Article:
LENA’S SHOES ARE NERVOUS by Keith Calabrese, illustrated by Juana Medina. (Atheneum Books, July 3, 2018). Picture Book.  In the tradition of School’s First Day of School, debut author Keith Calabrese and Pura Belpre Award winner Juana Medina share a sweet, universal story about a clever little girl whose shoes are nervous about the first day of school.Today is a big day Today, Lena starts kindergarten. She is very excited. But there’s just one problem…Lena’s shoes are nervous.Lena doesn’t want to miss out on her first day of school, but she can’t go without her favorite shoes How can she convince them to be brave?

 

 

MY YEAR IN THE MIDDLE by Lila Quintero Weaver (Candlewick Press, July 10, 2018). Middle Grade. Sixth-grader Lu Olivera just wants to keep her head down and get along with everyone in her class. Trouble is, Lu’s old friends have been changing lately — acting boy crazy and making snide remarks about Lu’s newfound talent for running track. Lu’s secret hope for a new friend is fellow runner Belinda Gresham, but in 1970 Red Grove, Alabama, blacks and whites don’t mix. As segregationist ex-governor George Wallace ramps up his campaign against the current governor, Albert Brewer, growing tensions in the state — and in the classroom — mean that Lu can’t stay neutral about the racial divide at school. Will she find the gumption to stand up for what’s right and to choose friends who do the same?

 

 

25768257ALL THE STARS DENIED by Guadalupe Garcia McCall (Tu Books, July 15, 2018). Young Adult. In the heart of the Great Depression, Rancho Las Moras, like everywhere else in Texas, is gripped by the drought of the Dust Bowl, and resentment is building among white farmers against Mexican Americans. All around town, signs go up proclaiming “No Dogs or Mexicans” and “No Mexicans Allowed.” When Estrella organizes a protest against the treatment of tejanos in their town of Monteseco, Texas, her whole family becomes a target of “repatriation” efforts to send Mexicans “back to Mexico”–whether they were ever Mexican citizens or not. Dumped across the border and separated from half her family, Estrella must figure out a way to survive and care for her mother and baby brother. How can she reunite with her father and grandparents and convince her country of birth that she deserves to return home? There are no easy answers in the first YA book to tackle this hidden history. OUR REVIEW: Coming Soon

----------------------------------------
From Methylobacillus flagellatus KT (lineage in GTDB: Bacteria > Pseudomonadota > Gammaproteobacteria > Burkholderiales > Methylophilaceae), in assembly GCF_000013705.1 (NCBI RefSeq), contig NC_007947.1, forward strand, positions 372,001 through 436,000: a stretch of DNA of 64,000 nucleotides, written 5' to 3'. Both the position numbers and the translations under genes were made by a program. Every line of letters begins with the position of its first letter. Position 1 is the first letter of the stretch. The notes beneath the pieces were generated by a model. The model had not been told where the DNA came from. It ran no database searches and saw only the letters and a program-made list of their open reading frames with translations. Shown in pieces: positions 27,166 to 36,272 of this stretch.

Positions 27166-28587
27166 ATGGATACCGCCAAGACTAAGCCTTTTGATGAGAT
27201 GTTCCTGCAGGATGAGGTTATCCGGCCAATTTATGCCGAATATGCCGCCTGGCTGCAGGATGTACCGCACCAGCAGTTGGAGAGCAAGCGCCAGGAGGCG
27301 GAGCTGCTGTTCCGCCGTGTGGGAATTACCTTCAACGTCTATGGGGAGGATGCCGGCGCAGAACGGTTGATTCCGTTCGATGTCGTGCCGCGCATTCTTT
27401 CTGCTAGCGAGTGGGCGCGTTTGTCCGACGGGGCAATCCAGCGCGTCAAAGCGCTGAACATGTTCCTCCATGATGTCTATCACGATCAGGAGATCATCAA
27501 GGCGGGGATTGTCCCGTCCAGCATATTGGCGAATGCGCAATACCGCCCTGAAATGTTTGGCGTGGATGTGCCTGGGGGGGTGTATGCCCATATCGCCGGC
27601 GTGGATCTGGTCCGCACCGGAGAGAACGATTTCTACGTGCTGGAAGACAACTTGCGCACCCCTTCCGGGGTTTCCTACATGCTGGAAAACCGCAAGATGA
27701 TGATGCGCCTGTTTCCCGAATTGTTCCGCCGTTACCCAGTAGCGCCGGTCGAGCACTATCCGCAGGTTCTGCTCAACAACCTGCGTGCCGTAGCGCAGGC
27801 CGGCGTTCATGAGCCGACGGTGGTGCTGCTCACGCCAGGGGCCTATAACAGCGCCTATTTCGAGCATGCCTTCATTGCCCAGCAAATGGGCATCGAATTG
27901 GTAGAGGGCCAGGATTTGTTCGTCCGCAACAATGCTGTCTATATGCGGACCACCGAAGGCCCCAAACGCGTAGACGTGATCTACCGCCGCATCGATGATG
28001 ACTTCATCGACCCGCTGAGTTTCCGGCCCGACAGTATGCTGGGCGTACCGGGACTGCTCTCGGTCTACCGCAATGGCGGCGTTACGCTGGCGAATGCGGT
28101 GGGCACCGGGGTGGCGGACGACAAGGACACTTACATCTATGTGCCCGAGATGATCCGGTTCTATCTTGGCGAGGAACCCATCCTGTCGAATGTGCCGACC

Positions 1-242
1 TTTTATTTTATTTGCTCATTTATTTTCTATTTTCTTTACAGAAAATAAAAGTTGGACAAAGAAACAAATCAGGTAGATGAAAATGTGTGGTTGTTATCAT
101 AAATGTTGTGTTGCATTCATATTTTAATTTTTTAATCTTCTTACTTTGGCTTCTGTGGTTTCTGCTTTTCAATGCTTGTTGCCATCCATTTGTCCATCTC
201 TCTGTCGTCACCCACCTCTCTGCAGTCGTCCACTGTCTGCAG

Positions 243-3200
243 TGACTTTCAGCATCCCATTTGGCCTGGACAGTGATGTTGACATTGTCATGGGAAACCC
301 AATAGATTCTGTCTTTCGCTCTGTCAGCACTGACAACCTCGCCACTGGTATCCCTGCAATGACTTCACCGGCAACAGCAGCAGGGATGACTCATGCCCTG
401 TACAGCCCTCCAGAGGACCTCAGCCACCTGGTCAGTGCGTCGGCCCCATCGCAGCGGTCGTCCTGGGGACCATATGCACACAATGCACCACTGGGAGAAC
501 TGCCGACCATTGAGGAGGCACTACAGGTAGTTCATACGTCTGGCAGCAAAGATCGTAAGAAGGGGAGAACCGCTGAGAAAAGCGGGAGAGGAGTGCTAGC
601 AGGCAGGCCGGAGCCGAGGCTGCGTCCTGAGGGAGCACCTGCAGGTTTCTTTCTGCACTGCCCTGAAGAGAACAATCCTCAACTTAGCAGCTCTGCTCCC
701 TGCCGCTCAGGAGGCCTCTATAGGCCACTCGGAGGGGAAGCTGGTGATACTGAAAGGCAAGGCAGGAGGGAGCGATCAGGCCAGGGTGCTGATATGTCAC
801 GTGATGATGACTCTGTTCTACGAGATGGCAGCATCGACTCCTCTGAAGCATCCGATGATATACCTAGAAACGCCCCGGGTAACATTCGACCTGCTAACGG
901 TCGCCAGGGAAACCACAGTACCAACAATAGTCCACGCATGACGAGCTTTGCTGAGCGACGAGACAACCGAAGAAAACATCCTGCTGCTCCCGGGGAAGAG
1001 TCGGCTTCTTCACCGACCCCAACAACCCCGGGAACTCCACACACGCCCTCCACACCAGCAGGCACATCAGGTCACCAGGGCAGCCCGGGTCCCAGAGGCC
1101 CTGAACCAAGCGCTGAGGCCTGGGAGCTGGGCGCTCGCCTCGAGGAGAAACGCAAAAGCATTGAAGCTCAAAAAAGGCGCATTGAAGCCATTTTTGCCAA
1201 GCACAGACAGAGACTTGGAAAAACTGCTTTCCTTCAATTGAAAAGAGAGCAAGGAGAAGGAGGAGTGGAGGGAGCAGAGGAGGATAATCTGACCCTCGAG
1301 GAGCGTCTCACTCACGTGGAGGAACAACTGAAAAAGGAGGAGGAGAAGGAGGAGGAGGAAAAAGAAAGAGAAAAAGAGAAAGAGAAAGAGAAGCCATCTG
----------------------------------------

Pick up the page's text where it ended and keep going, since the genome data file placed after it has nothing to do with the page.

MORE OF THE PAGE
A GIFT FROM ABUELA by Cecilia Ruiz (Candlewick, August 7, 2018). Picture Book. The first time Abuela holds Nina, her heart overflows with tenderness. And as Nina grows up, she and Abuela spend plenty of time together. Abuela can’t help thinking how much she’d like to give Nina a very special treat, so she saves a little bit of her money every week — a few pesos here, a few pesos there. When the world turns upside down, Abuela’s dream of a surprise for Nina seems impossible. Luckily, time spent together — and the love Abuela and Nina have for each other — could turn out to be the very best gift of all. With a soft and subtle hand, author-illustrator Cecilia Ruiz draws from her own history to share a deeply personal tale about remembering what’s most important when life starts to get in the way.